TABLE 1__________________________________________________________________________Related Patents and ApplicationsPatent No.Issue DateApplication No.Filing Date Inventor Subject__________________________________________________________________________4,575,330 Hull Discloses fundamental elements of stereolithography.Mar 11, 198606/638,905Aug 8, 19844,999,143 Hull, et at. Discloses various removable support structures applicable toMar 12, 1991 stereolithography.07/182,801Apr 18, 19885,058,988 Spence Discloses the application of beam profiting techniques useful inOct 22, 1991 stereolithography for determining cure depth and scanning07/268,816 velocity, etc.Nov 8, 19885,059,021 Spence, et al. Discloses the utilization of drift correction techniques forOct 22, 1991 eliminating errors in beam positioning resulting from instabilities07/268,907 in the beam scanning systemNov 8, 19885,076,974 Modrek, et at Discloses techniques for post processing objects formed byDec 31, 1991 stereolithography. In particular exposure techniques are07/268,429 described that complete the solidification of the buildingNov 8, 1988 material. Other post processing steps are also disclosed such as steps of fitting in or sanding off surface discontinuities.5,104,592 Hull Discloses various techniques for reducing distortion, andApr 14, 1992 particularly curt type distortion, in objects being formed by07/339,246 stereolithography.Apr 17, 19895,123,734 Spence, et at. Discloses techniques for calibrating a scanning system. InJun 23, 1992 particular techniques for mapping from rotational mirror07/268,837 coordinates to planar target surface coordinates are disclosedNov 8, 19885,133,987 Spence, et al. Discloses the use of a stationary mirror located on an opticalJul 28, 1992 path between the scanning mirrors and the target surface to07/427,885 fold the optical path in a stereolithography system.Oct 27, 19895,141,680 Almquist, et al. Discloses various techniques for selectively dispensing aAug 25, 1992 material to build up three-dimensional objects.07/592,5599Oct 4, 19905,143,663 Leyden, et al. Discloses a combined stereolithography system for buildingSep 1, 1992 and cleaning objects.07/365,444Jun 12, 19895,174,931 Almquist, et al. Discloses various doctor blade configurations for use in formingDec 29, 1992 coatings of medium adjacent to previously solidified laminae.07/515,479Apr 27, 19905,182,056 Spence, et al. Discloses the use of multiple wavelengths in the exposure of aJan 26, 1993 stereolithographic medium.07/429,911Oct 27, 19895,182,715 Vorgitch, et al. Discloses various elements of a large stereolithographicJan 26, 1993 system.07/824,819Jan 22, 19925,184,307 Hull, et al. Discloses a program called Slice and various techniques forFeb 2, 1993 converting three-dimensional object data into data descriptive07/331,644 of cross-sections. Disclosed techniques include line widthMar 31, 1989 compensation techniques (erosion routines), and object sizing techniques. The application giving rise to this patent included a number of appendices that provide further details regarding stereolithography methods and systems.5,192,469 Hull, et at. Discloses various techniques for forming three-dimensionalMar 9, 1993 object from sheet material by selectively cutting out and07/606,802 adhering laminae.Oct 30, 19905,209,878 Smalley, et al. Discloses various techniques for reducing surfaceMay 11, 1993 discontinuities between successive cross-sections resulting07/605,979 from a layer-by-layer building technique. Disclosed techniques include use of fill layers and meniscus smoothing.Oct 30, 19905,234,636 Hull, et al. Discloses techniques for reducing surface discontinuities byAug 10, 1993 coating a formed object with a material, heating the material to07/929,463 cause it to become flowable, and allowing surface tension to smooth the coating over the object surface.Aug 13, 19925,238,639 Vinson, et al. Discloses a technique for minimizing curl distortion byAug 24, 1993 balancing upward curl to downward curl.07/939,549Mar 31, 19925,256,340 Allison, et al. Discloses various build/exposure styles for forming objectsOct 26, 1993 including various techniques for reducing object distortion.07/906,207 Disclosed techniques include: (1) building hollow, partiallyJun 25, 1992 hollow, and solid objects, (2) achieving more uniform cureand depth, (3) exposing layers as a series of separated tiles or08/766,956 bullets, (4) using alternate sequencing exposure patterns fromDec 16, 1996 layer to layer, (5) using staggered or offset vectors from layer to layer, and (6) using one or more overlapping exposure patterns per layer.5,321,622 Snead, et al. Discloses a computer program known as CSlice which is usedJun 14, 1994 to convert three-dimensional object data into cross-sectional07/606,191 data. Disclosed techniques include the use of various BooleanOct 30, 1990 operations in stereolithography.5,597,520 Smalley, et al. Discloses various exposure techniques for enhancing objectJan 28, 1997 formation accuracy. Disclosed techniques address formation of08/233,027 high resolution objects from building materials that have aApr 25, 1994 Minimum Solidification Depth greater than one layer thicknessand and/or a Minimum Recoating Depth greater than the desired08/428,951 object resolution.Apr 25, 199508/722,335 Thayer, et al. Discloses build and support styles for use in a Multi-JetSep 27, 1996 Modeling selective deposition modeling system.now abandoned5,943,235 Earl, et al. Discloses data manipulation and system control techniques forAug 24, 1999 use in a Multi-Jet Modeling selective deposition modeling08/722,326 system.Sep 27, 19965,902,537 Almquist, et al. Discloses various recoating techniques for use inMay 11, 1999 stereolithography. Disclosed techniques include 1) an inkjet08/790,005 dispensing device, 2) a fling recoater, 3) a vacuum applicator,Jan 28, 1997 4) a stream recoater, 5) a counter rotating roller recoater, and 6) a technique for deriving sweep extents.5,840,239 Partanen, et al. Discloses the application of solid-state lasers toNov 24, 1998 stereolithography.08/792,347Jan 31, 19976,001,297 Partanen, et al. Discloses a stereolithographic technique using a pulsedDec 14, 1999 radiation source for solidifying layers of building material and in08/847,855 particular the ability to limit pulse firing locations to onlyApr 28, 1997 selected target locations on a surface of the medium.08/855,125 Nguyen, et al. Discloses techniques for interpolating originally supplied cross-May 13, 1997 sectional data descriptive of a three-dimensional object to produce modified data descriptive of the three-dimensional object including data descriptive of intermediate regions between the originally supplied cross-sections of data.5,945,058 Manners, et al. Discloses techniques for identifying features of partially formedAug 31, 1999 objects. Identifiable features include trapped volumes, effective08/854,950 trapped volumes, and solid features of a specified size. TheMay 13, 1997 identified regions can be used in automatically specifying recoating parameters and or exposure parameters.5,902,538 Kruger, et al. Discloses simplified techniques for making high-resolutionMay 11, 1999 objects utilizing low-resolution materials that are limited by their08/920,428 inability to reliably form coatings of a desired thickness due to aAug 29, 1997 Minimum Recoating Depth (MRD) limitation. Data manipulation techniques define layers as primary or secondary. Recoating techniques are described which can be used when the thickness between consecutive layers is less than a leading edge bulge phenomena.09/061,796 Wu, et al. Discloses use of frequency converted solid state lasers inApr 16, 1998 stereolithography.09/154,967 Nguyen, et al. Discloses techniques for stereolithographic recoating using aSep 17, 1998 sweeping recoating device that pause and/or slows down over laminae that are being coated over.09/484,984 Earl, et al. Entitled "Method and Apparatus for Forming Three-DimensionalJan 18, 2000 Objects Using Line Width Compensation with Small Feature Retention." Discloses techniques for forming objects while compensating for solidification width induced in a building material by a beam of prescribed stimulation.09/246,504 Guertin, et al. Entitled Method and Apparatus for StereolithographicallyFeb 8, 1999 Forming Three Dimensional Objects with Reduced Distortion." Discloses techniques for forming objects wherein a delay is made to occur between successive exposures of a selected region of a layer.09/248,352 Manners, et al. Entitled "Stereolithographic Method and Apparatus forFeb 8, 1999 production of Three Dimensional Objects using Multiple Beams of different Diameters. Discloses stereolithographic portions of lamina may be formed with a larger beam and which should be formed using a smaller beam.09/246,416 Bishop, et al. Entitled "Rapid Prototyping Apparatus With Enhanced ThermalFeb 8, 1999 and/or Vibrational Stability for Production of Three Dimensional Objects." Discloses an improved Stereolithographic apparatus structure for isolating vibration and/or extraneous heat producing components from other thermal and vibration sensitive components.03/248,113 Chari, et al. Entitled "Stereolithographic Method and Apparatus forFeb 8, 1999 Production of Three Dimensional Objects with Enhanced Thermal Control of the Build environment." Discloses improved stereolithographic techniques for maintaining build chamber temperature at a desired level. The techniques include varying heat production based on the difference between a detected temperature and the desired temperature.09/247,120 Everett, et al. Entitled "Stereolithographic Method and Apparatus forFeb 8, 1999 production of Three Dimensional Objects including Enhanced Control of Prescribed Stimulation Production." Discloses techniques forming objects using varying production of prescribed stimulation (e.g. UV radiation)and enhanced scanning control. Production is reduced or eliminated during non-exposure periods (e.g. recoating, z-wait, and pre-dip defray). Production is set to a desired level based on the type of exposure that is desired. Scanning speed is set based on a number of criteria. Transition between successive exposure vectors may be made with multiple intervening non-exposure vectors. The laser power is set using an AOM in combination with a temporary detection of beam power.09/247,110 Kulkarni, et al. Entitled "Stereolithographic Method and Apparatus forFeb 8, 1999 Production of Three Dimensional Objects Including Enhanced Control of Prescribed Stimulation Production." Discloses techniques for forming objects using a simplified data preparation process. Selection of the various parameter styles needed to form an object is reduced to answering several questions from lists of possible choices.__________________________________________________________________________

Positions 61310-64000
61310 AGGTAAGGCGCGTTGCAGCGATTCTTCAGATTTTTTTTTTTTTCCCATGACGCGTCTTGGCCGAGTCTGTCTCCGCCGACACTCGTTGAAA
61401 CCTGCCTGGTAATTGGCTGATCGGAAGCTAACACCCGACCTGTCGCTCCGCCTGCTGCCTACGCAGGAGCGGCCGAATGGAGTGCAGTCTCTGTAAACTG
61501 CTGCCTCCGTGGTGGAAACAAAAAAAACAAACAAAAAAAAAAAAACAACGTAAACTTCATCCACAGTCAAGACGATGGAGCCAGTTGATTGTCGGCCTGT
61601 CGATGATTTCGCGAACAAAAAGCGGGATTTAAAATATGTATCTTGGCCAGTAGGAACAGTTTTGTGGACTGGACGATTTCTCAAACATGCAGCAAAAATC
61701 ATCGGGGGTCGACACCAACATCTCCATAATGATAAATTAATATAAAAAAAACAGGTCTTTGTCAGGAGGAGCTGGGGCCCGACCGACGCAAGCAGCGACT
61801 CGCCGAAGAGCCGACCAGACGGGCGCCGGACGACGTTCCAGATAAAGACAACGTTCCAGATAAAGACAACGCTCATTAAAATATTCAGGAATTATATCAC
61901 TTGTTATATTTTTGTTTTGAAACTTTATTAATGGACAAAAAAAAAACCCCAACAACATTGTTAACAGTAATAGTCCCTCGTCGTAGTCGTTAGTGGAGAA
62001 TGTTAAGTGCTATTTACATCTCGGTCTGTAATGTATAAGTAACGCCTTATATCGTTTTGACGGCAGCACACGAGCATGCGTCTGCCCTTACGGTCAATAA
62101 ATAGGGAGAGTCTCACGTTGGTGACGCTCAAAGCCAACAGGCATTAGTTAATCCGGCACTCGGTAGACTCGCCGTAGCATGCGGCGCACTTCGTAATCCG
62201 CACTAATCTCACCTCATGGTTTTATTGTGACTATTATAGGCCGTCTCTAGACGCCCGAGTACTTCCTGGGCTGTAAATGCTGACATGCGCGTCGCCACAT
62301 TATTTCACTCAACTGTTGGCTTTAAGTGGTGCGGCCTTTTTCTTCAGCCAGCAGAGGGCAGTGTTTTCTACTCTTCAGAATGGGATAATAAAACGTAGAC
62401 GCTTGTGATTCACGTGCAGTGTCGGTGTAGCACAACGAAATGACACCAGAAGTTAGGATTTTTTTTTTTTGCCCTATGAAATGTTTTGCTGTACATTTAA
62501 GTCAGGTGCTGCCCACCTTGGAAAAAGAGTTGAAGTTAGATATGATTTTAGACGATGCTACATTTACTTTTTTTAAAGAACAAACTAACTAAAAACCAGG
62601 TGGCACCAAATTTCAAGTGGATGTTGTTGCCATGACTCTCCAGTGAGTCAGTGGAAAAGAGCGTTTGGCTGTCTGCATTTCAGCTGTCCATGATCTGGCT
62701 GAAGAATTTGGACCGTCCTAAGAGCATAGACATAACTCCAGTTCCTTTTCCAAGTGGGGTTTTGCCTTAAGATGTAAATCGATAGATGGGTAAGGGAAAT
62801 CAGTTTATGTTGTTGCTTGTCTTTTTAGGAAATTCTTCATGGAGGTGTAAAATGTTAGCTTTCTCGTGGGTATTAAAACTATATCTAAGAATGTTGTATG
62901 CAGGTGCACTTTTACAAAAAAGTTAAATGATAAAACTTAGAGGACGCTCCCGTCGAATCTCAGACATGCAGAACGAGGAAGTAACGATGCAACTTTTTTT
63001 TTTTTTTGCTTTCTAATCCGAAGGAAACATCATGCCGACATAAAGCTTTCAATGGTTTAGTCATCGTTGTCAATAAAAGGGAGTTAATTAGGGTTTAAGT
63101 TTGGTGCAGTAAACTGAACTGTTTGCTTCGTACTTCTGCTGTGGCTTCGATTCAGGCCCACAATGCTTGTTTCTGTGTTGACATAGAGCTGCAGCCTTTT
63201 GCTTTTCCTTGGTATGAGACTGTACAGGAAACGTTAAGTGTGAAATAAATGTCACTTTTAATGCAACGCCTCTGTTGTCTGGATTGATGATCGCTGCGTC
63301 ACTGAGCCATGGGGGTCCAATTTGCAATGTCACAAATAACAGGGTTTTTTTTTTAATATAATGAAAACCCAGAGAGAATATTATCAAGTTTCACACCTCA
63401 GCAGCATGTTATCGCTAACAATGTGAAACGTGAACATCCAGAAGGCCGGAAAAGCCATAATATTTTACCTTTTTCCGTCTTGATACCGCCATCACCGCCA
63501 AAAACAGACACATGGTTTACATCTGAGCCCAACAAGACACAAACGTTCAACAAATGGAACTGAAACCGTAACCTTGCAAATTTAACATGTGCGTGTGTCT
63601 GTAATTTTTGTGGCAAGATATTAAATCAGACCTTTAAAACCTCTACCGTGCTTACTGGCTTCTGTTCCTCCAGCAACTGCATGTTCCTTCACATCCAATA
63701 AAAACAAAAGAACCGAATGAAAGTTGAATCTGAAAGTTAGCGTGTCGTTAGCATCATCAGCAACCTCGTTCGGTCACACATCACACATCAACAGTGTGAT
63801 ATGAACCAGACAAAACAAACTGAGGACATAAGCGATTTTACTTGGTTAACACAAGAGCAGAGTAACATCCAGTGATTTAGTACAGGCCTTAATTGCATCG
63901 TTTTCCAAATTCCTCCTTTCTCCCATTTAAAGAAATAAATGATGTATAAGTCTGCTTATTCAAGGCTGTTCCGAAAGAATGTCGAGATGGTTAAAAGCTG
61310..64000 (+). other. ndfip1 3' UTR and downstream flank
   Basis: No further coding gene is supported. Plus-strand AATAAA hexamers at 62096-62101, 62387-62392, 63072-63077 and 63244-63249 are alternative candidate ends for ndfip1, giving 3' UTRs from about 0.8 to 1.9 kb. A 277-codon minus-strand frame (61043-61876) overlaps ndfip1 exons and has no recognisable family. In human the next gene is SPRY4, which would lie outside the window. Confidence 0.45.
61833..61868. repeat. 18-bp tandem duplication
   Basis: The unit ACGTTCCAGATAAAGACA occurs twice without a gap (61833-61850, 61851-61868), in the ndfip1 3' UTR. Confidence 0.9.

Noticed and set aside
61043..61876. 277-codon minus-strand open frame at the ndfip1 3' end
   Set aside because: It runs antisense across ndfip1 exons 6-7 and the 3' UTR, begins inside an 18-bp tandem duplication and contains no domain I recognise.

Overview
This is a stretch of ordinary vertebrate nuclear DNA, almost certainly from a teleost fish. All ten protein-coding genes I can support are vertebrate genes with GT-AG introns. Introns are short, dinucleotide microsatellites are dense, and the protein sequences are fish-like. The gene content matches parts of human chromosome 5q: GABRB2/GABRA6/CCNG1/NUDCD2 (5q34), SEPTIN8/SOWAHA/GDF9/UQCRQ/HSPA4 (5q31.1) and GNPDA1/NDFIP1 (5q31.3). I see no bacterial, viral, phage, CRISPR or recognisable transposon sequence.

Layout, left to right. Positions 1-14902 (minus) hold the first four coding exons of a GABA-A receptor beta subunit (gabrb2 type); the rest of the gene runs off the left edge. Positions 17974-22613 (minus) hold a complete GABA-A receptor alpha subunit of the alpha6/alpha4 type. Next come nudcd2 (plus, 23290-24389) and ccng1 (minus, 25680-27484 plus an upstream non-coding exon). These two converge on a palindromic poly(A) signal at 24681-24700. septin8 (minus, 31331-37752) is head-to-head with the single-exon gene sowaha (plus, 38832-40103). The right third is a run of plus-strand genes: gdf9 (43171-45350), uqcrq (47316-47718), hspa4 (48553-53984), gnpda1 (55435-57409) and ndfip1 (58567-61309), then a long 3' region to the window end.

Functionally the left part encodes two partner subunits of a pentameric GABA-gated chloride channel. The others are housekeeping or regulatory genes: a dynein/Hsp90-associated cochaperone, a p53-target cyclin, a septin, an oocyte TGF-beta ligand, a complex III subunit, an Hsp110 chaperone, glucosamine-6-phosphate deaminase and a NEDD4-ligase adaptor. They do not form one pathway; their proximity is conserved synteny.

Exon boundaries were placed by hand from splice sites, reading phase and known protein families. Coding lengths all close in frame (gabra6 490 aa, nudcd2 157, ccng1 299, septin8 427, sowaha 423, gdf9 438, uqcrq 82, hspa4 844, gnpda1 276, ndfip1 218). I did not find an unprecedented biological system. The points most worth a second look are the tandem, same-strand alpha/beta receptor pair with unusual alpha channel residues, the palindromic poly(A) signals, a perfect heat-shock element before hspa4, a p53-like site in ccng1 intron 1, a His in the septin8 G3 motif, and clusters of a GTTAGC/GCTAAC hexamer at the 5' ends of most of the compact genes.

The following two books are also incorporated by reference herein as if set forth in full: (1) Rapid Prototypinq and Manufacturing: Fundamentals of Stereolithography, by Paul F. Jacobs; published by the Society of Manufacturing Engineers, Dearborn Mich.; 1992; and (2) Stereolithography and other RP&M Technologies: from Rapid Prototyping to Rapid Tooling; by Paul F. Jacobs; published by the Society of Manufacturing Engineers, Dearborn Mich.; 1996.